What do you do when you spot a puddle on the floor near your water heater? After determining it's not close enough to a window for rainwater to seep in and it's not dripping from an overhead pipe, there's one other option to consider – the water heater.
A leaking water heater is not something you can pretend you didn't notice and hope it goes away. Leaks tend not to fix themselves no matter what we're talking about. Just as a leaking swimming pool can harm your backyard, a water heater can cause all sorts of damage when left alone. Toxic mold and mildew would flourish as building materials making up the surrounding walls, floors, and subfloors deteriorate and rot.
Confirm It's Not Condensation
Gas-powered water heaters are known to produce condensation toward the top of the unit, especially when they are new. Look for water stains and signs of rust along the sides of the tank. A rusted tank needs to be replaced.
Condensation can form on the cold water pipes above the heater in humid weather, eventually creating puddles on the floor. Dry the floor and lay paper towel around the area in question, including the base of the tank. After a few hours have passed, you will see evidence collected on the paper towels telling you if condensation is the cause. By the same token, the wet paper towels will show you which side a heater leak is coming from.
Use Your Hands
Dry your hands thoroughly and feel around any connection points and valves along the water pipes above the heater. Sometimes a gate valve will leak from just beneath the handle. Tighten the packing nut below the handle to create a tighter seal. Check the fittings where the water inlet and outlet pipes enter the tank; sometimes water can seep out of these connections if not well sealed.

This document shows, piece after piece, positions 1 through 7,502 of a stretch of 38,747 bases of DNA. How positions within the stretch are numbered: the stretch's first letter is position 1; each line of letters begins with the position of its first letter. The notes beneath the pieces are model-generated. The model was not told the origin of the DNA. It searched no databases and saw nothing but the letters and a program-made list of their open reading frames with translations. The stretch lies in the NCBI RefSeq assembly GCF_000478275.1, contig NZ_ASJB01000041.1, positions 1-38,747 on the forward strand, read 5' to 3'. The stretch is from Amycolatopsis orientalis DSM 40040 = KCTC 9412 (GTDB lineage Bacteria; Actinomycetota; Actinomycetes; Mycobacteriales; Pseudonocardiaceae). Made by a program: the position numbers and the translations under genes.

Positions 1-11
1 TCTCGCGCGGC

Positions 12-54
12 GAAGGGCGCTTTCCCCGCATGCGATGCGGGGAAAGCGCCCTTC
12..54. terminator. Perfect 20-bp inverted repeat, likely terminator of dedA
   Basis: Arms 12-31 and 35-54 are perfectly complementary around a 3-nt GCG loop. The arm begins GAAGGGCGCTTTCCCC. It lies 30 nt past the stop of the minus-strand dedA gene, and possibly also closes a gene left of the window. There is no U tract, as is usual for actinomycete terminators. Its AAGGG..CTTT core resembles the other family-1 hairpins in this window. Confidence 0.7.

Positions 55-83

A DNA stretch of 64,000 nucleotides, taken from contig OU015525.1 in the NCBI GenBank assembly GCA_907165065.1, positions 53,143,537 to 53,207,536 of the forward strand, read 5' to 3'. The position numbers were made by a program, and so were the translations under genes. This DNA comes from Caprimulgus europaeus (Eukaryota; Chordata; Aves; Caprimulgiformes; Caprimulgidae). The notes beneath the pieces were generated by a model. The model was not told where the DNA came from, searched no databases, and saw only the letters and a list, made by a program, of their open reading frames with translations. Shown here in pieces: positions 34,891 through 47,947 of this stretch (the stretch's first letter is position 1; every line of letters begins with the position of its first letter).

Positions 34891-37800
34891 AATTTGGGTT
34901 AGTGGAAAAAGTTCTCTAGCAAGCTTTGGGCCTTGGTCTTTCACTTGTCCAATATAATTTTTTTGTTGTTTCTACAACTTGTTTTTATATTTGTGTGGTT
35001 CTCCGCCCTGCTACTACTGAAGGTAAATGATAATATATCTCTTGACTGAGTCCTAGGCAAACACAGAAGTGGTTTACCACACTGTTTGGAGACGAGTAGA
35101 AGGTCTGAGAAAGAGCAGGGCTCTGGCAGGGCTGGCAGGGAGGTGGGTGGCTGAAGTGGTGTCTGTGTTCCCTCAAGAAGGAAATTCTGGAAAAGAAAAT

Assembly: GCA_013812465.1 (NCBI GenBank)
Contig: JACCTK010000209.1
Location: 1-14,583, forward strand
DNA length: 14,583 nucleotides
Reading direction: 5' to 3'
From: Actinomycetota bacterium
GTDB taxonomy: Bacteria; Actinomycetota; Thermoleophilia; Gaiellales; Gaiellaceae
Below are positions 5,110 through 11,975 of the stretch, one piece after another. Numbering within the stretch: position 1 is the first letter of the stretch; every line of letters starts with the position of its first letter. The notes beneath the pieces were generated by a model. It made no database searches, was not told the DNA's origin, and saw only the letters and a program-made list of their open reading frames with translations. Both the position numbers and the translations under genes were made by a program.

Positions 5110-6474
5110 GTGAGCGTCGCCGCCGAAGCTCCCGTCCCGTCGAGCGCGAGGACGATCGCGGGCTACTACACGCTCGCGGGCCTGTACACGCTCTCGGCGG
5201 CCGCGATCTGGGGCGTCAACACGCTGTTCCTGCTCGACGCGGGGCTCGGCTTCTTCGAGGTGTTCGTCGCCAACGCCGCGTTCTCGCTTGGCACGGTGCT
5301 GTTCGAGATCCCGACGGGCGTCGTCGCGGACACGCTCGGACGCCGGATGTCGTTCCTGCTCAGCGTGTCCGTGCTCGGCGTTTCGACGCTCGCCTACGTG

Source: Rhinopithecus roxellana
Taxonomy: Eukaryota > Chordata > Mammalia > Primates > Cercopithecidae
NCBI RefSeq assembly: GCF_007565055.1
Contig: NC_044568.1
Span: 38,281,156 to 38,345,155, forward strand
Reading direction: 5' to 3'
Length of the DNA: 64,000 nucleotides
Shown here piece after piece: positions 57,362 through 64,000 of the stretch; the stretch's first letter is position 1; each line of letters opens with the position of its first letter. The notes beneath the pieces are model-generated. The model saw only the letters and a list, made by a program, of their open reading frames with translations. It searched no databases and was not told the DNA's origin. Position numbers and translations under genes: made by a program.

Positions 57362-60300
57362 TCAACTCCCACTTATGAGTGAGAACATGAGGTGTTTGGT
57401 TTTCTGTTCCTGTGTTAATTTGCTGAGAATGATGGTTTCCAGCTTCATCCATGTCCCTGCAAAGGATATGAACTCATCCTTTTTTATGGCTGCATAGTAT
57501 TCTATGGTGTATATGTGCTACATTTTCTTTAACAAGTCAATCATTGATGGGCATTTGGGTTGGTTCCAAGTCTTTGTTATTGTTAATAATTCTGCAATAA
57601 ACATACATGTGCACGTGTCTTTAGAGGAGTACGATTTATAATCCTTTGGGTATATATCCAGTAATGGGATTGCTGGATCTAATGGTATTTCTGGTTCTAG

Next, feel around the temperature and pressure (T&P) relief valve located near the top of the tank, which should connect to a pipe leading to a drain. If you find a leak here, the T&P valve may need replacing.
Inspect the Electric Heating Element
First, shut off the circuit breaker for the water heater. Coming into contact with electricity and standing water is lethal.
Remove the access panels and plastic safety shield and look for visible water stains. If you don't seen anything, feel around the insulation for moisture. If you find wetness around the element, you can try tightening it or you may need to replace the rubber gasket that seals the element.
Check the Drain Valve
The drain valve is found on the side, near the bottom of the tank. Feel the inside of the spigot for moisture. If it's wet, the valve may be faulty and need replacement. For a temporary fix, you can screw on a garden hose cap or sprayer nozzle to seal the leak.
Leaks start small and they aren't always easy to find. However, you want to find the source early before a leak becomes an expensive problem. Once you have located the leak, contact your service professional to make the repair, knowing you've completed half the work.